Fired Delta worker fights to get his job back

Delta baggage handler wants his job back
Delta baggage handler wants his job back

Kip Hedges, the Delta baggage handler who was fired for speaking out about low pay, wants his job back.

Hedges told CNNMoney that he filed an appeal with Delta's human resources department Thursday asking to be reinstated.

He plans to wait a couple of weeks for a response, and he's prepared to file a wrongful termination lawsuit if the airline refuses to give back his job.

For 26 years, Hedges has loaded and unloaded Delta planes at the Minneapolis-St. Paul airport. But last week, he was fired for comments he made in an online video about the airline's low wages for its employees.

In the video, Hedges said many Delta workers make less than $15 an hour and that "a lot of the better paid workers also understand that the bottom has to be raised otherwise the top is going to fall as well."

Hedges said that Delta managers on Dec. 2 told him he was being fired for making "disparaging" comments about the company.

"Delta requires all employees to meet company performance and conduct standards," the airline said in a statement. "This includes upholding our core values of respect and honesty in any communications regarding Delta."

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Hedges said he can't think of any reason why Delta would fire him for his performance or conduct.

"You would be hard-pressed to find a single one of my coworkers on the ramp or a supervisor that wouldn't want to work with me," he said. "I really pride myself on my work ethic and my conduct."

Instead, Hedges believes his role in helping to unionize airport workers is the real reason Delta wanted him out.

"Maybe they think that firing a prominent advocate for the union would chill the movement to organize," he said.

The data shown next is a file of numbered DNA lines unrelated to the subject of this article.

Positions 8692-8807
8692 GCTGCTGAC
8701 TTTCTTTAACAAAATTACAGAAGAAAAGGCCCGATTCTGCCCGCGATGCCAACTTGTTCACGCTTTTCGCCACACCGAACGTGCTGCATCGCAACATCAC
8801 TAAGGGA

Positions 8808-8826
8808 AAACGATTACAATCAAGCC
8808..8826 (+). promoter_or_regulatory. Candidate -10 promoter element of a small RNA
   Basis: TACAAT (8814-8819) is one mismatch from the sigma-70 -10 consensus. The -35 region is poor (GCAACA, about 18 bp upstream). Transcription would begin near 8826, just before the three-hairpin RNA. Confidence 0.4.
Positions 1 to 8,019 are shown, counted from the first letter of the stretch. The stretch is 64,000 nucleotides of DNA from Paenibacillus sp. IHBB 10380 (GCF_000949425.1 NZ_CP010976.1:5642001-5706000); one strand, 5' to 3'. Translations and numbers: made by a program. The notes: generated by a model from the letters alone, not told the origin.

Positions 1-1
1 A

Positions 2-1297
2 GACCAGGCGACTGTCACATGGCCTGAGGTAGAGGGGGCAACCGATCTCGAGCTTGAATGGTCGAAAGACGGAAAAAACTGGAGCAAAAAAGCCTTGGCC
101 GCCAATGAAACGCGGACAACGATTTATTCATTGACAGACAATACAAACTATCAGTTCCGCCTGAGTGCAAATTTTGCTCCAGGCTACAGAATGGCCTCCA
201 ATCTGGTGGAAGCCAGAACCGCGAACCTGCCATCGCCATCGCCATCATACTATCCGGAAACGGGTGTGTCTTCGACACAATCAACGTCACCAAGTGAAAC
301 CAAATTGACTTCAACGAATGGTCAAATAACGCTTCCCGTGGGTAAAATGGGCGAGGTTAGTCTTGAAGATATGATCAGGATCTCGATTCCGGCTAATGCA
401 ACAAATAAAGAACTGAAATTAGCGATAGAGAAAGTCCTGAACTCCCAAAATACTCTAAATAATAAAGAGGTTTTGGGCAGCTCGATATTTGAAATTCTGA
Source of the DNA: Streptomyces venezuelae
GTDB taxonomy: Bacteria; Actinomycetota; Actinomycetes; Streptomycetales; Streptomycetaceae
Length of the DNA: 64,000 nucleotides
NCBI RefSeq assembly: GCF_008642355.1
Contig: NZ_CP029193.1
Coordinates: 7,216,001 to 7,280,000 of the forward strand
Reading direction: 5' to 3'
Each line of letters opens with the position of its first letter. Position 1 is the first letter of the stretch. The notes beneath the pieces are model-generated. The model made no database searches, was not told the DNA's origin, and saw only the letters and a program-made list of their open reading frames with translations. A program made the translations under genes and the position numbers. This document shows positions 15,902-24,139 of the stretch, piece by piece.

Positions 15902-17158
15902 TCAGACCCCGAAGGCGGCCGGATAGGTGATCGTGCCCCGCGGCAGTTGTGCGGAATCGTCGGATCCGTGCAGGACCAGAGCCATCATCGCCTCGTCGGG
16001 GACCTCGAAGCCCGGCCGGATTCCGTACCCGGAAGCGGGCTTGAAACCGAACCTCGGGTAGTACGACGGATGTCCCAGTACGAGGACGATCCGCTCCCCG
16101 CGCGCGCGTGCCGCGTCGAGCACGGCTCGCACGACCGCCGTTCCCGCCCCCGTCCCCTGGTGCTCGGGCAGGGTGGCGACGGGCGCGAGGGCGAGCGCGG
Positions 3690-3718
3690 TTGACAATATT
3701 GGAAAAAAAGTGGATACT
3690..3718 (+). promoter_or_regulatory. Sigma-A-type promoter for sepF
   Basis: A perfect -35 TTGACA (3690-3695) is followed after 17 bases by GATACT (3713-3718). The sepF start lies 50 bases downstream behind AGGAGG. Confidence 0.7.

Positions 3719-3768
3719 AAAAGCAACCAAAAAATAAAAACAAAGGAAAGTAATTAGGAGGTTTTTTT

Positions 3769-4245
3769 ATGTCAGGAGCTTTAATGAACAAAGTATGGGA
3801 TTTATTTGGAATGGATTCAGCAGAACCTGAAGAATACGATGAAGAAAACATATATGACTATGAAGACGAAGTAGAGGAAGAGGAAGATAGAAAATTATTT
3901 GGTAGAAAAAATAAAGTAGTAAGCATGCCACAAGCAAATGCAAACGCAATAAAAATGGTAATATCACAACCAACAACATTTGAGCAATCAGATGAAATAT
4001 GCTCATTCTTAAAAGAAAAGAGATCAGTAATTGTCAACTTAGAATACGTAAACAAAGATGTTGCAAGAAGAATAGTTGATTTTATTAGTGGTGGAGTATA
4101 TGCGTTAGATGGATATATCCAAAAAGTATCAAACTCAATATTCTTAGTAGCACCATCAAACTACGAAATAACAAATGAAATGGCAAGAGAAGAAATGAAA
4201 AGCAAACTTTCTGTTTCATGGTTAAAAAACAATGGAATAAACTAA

Baggage handlers had been unionized prior to the merger of American Airlines and US Airways in 2013, when the campaign to form a union failed by 300 votes.

Now, with the labor movement gaining steam in Minnesota and many other states, Hedges said Delta is becoming more anti-union.

Related: 1,000 San Francisco airport workers on strike

He pointed out that Delta was part of a lawsuit filed by several U.S. airlines in November to block pay increases for airport workers at Seattle's Sea-Tac airport.

The company said it "invites healthy, constructive discussion across all areas of its business."

Hedges said he's been overwhelmed by the outpouring of support from fellow baggage handlers, union leaders and local politicians including Rep. Keith Ellison.

A petition filed on demanding that Hedges be rehired has received more than 1,500 signatures.

In the meantime, Hedges said he plans to stay involved in the fight to unionize airport workers in Minnesota.

"I'm not going to walk away from this now," he said. "It's too important for a lot of people."

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